BEIJING: Chinese exporters who made a big push only a year ago to bill in euros are increasingly turning their backs on the wounded European currency and demanding dollars instead.
By contrast, Beijing last week said a report saying it was reviewing the euro portion in its foreign exchange reserves was groundless and it calmed markets by saying that Europe remained a key investment market.
But Chinese exporters and the local governments that oversee them are less confident. They are trying to keep a wider berth from the euro, at least for now.
Hangzhou Natutex Apparel Corp, a producer of special fabric for outdoor use, ships nearly all of its 10 million yuan ($1.5 million) in annual exports to Europe.
Last year, when the European economy looked to be on solid footing, it settled 50 percent of sales in the euro. It has cut that back to just 5 percent this year.
"The reason is obvious. You have to be alert about exchange rates in the foreign trade business," Yu Yueping, Natutex chairman, said. "It would be too bad if your hard-earned profits were eroded by exchange rate changes."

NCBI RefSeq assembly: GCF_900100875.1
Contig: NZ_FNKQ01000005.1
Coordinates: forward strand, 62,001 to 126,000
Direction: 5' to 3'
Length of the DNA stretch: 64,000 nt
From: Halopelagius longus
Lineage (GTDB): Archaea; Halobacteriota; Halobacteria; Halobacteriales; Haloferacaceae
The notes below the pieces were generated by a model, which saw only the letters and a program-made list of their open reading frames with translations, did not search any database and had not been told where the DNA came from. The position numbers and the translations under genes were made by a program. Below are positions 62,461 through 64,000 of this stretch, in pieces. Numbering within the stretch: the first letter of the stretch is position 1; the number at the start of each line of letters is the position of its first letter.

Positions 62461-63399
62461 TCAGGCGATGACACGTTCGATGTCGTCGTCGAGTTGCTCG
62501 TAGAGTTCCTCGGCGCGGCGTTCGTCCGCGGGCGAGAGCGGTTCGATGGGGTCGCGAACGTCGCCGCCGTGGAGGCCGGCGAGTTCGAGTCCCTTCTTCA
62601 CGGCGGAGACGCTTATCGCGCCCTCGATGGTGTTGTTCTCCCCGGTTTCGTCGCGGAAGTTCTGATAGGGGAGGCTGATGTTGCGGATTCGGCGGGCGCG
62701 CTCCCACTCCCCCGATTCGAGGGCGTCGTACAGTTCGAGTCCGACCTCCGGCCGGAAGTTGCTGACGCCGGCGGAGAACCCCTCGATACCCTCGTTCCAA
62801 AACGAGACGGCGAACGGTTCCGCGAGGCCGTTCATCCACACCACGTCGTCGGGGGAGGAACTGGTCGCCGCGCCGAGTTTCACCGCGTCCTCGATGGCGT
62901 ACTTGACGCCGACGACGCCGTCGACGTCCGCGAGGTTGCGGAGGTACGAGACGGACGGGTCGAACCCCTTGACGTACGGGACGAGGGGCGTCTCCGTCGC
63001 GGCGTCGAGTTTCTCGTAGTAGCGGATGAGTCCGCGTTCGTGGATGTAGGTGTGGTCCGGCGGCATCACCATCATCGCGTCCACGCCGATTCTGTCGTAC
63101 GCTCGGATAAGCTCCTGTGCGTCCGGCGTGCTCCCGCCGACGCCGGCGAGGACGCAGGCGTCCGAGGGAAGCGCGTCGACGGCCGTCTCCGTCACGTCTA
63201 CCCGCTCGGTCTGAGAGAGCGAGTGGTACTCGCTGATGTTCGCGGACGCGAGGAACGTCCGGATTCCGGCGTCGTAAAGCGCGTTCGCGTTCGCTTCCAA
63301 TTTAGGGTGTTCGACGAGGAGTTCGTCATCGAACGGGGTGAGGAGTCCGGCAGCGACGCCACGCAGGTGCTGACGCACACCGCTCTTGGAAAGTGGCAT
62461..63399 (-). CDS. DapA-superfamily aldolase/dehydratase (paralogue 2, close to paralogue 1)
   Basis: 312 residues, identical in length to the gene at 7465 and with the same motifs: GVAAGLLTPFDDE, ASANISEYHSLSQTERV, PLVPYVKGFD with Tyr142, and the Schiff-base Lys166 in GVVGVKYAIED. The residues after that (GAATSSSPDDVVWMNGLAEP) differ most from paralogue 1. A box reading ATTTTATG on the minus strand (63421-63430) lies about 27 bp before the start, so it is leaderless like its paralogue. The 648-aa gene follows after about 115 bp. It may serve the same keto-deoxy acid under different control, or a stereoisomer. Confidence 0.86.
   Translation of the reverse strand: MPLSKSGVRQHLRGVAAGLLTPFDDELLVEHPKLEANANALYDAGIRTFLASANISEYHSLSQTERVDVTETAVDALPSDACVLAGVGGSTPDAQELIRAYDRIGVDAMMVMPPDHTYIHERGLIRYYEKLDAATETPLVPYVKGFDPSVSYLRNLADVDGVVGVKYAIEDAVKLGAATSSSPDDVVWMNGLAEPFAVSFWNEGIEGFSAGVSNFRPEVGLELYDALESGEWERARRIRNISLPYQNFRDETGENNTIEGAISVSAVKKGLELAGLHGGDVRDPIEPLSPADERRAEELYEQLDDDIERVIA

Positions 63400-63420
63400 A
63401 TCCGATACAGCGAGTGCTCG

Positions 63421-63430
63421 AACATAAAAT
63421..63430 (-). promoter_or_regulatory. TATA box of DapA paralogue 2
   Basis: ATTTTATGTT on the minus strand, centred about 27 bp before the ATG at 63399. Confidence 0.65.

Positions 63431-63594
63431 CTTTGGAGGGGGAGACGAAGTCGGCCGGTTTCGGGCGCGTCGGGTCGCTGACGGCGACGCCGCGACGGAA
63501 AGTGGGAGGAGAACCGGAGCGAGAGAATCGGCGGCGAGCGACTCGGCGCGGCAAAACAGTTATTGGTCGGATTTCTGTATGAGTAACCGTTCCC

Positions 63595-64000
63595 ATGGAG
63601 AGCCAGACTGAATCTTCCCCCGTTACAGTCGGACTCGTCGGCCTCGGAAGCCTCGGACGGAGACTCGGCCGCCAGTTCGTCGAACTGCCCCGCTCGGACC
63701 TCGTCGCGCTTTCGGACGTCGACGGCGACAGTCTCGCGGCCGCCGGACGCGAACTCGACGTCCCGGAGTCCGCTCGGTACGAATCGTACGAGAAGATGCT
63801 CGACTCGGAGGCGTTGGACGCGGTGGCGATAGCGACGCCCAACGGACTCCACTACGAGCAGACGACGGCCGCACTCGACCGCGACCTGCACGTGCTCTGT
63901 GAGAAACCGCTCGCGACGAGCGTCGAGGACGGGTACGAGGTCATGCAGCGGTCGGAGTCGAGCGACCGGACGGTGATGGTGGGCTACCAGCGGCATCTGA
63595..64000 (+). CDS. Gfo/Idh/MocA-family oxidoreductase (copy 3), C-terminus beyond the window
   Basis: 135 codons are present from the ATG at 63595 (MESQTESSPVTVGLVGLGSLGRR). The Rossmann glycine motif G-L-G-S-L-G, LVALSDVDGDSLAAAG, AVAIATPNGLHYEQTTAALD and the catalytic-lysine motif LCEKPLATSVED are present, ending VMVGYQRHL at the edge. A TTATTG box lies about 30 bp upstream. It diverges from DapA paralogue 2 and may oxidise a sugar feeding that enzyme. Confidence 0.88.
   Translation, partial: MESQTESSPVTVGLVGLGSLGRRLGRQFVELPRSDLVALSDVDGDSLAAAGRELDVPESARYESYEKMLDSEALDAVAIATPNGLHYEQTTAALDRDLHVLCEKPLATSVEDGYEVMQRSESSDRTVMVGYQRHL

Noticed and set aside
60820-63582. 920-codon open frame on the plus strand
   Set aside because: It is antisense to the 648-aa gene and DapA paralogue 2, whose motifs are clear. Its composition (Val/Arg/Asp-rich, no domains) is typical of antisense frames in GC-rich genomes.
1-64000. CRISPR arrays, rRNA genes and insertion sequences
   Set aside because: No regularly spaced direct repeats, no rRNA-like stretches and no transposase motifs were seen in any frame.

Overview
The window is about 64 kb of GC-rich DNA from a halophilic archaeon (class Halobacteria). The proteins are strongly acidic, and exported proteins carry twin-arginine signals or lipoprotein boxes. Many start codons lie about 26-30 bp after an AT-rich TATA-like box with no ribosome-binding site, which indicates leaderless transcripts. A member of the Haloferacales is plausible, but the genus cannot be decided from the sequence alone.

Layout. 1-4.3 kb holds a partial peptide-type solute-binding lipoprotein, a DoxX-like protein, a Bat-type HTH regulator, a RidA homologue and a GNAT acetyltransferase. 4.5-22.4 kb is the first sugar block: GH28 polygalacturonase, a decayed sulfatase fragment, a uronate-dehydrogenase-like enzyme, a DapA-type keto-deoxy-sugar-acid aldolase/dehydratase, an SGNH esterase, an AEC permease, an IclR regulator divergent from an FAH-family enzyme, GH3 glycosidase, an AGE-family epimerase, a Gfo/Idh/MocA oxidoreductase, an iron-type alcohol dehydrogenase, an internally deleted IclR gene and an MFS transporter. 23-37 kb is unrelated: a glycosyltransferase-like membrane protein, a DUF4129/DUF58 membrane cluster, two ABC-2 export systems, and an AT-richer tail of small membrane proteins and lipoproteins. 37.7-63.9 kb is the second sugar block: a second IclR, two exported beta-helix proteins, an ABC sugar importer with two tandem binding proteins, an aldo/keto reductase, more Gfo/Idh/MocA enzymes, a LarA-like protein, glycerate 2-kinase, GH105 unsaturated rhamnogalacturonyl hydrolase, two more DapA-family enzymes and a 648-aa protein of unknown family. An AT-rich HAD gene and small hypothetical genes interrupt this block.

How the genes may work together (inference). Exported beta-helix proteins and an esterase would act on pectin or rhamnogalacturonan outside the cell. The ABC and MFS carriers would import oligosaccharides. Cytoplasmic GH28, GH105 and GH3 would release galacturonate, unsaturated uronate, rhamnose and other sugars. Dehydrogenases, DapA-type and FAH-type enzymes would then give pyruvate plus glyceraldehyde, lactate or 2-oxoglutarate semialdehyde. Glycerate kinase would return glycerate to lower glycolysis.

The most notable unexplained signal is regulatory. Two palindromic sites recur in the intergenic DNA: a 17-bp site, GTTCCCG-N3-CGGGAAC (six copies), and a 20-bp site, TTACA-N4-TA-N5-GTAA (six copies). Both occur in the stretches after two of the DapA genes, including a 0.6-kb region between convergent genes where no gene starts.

The euro has tumbled 17 percent against the yuan in 2010 as the Chinese currency has been locked in place against a strengthening dollar.
Local governments are also telling exporters to be cautious about settling trade in the European currency.
Trade officials in Jiangsu, a prosperous manufacturing province, told exporters to sign short-term contracts when dealing with European clients and to cut back on euro-based settlements, the Jiangsu Business News reported.
"Considering the euro's uncertain future, exports to European countries should be settled in yuan if possible. If the buyers do not agree on yuan settlement, then use the dollar," it said.
More than 80 percent of total Chinese exports are paid for in dollars, according to local reports.